The West Virginia Department of Education has released the preliminary results of the 2016 West Virginia General Summative Assessment that state students took during spring 2016.

The results show that West Virginia students have made some small improvements in two key subject areas, but many students are still falling behind.

State Superintendent Michael J. Martirano is more concerned with what the data shows about student efforts in taking the tests, falling dramatically for middle and high school students.

"Data shows us that the students in the elementary schools in West Virginia spent more time on the test than students in middle school and high school students," Martirano said.

"In grade eleven, students spent only 196 minutes on the test versus the estimated time of completion, which is 450 minutes. That says something regarding effort," he said.

The small amount of time taking the test was "alarming."

The 2016 data shows that overall, 47 percent of West Virginia students are proficient in English language arts, an increase from 45 percent in 2015.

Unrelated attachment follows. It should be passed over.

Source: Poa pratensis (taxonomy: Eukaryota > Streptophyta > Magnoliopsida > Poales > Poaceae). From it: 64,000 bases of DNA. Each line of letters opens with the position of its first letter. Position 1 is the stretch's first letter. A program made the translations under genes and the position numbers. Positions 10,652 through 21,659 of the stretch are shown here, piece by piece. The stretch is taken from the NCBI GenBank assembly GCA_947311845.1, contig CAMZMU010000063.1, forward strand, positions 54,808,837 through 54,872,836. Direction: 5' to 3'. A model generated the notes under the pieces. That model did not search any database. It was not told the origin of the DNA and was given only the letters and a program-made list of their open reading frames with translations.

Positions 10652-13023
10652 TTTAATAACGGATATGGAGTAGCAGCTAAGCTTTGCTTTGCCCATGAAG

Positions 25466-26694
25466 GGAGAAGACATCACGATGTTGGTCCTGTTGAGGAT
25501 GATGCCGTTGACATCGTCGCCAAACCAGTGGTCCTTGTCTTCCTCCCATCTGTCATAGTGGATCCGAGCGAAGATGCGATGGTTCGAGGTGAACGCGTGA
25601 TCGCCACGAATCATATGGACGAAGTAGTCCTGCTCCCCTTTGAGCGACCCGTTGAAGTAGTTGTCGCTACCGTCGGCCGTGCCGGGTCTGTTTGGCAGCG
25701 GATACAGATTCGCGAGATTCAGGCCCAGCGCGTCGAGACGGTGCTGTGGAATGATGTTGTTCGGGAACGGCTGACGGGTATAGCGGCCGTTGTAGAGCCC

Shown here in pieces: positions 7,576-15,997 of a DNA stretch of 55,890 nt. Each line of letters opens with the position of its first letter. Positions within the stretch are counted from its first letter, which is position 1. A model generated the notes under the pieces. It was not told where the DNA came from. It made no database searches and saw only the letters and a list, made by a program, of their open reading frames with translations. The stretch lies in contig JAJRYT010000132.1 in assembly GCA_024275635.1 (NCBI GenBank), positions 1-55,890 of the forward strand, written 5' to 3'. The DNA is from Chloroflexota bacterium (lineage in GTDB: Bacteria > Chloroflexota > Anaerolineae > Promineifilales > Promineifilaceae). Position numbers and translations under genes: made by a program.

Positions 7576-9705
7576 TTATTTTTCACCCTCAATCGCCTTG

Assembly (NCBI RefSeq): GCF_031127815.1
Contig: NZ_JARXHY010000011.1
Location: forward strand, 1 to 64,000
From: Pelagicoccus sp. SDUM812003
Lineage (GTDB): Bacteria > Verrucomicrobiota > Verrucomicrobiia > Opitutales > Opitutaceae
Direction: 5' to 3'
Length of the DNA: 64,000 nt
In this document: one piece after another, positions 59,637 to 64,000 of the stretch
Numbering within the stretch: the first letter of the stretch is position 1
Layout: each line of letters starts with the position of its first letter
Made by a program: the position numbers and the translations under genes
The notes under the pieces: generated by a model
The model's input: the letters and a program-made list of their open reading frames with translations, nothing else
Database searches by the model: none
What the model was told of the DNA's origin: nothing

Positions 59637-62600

In math, only 30 percent of students are proficient, but that number is better than the 26 percent of students in 2015.

The one subject area West Virginia students tested worse was science with a one percent drop from 37 percent proficiency in 2015 to 36 percent proficiency in 2016.

Martirano says the state has a long way to go. In all three subjects, math, English and science, less than half of West Virginia students are hitting the 'proficient' mark.

Martirano believes that the numbers will improve if older students put more effort into taking the exams.

"Hard work matters," he says, "Students need to know the test is important to them."

State school officials are considering several approaches to encourage older students to take the testing more seriously and spend more time on the assessments.

They are considering telling parents how long their students spent taking the assessments.

Hur Herald ©from Sunny Cal
The information on these pages, to the extent the law allows, remains the exclusive property of Bob Weaver and The Hur Herald. information cannot be not be used in any type of commercial endeavor, or used on a web site without the express permission of the owner. Hur Herald published printed editions 1996-1999, Online ©Hur Herald Publishing, 1999, 2000, 2001, 2002, 2003, 2004, 2005, 2006, 2007, 2008, 2009, 2010, 2011, 2012, 2013, 2014, 2015, 2016, 2017, 2018, 2019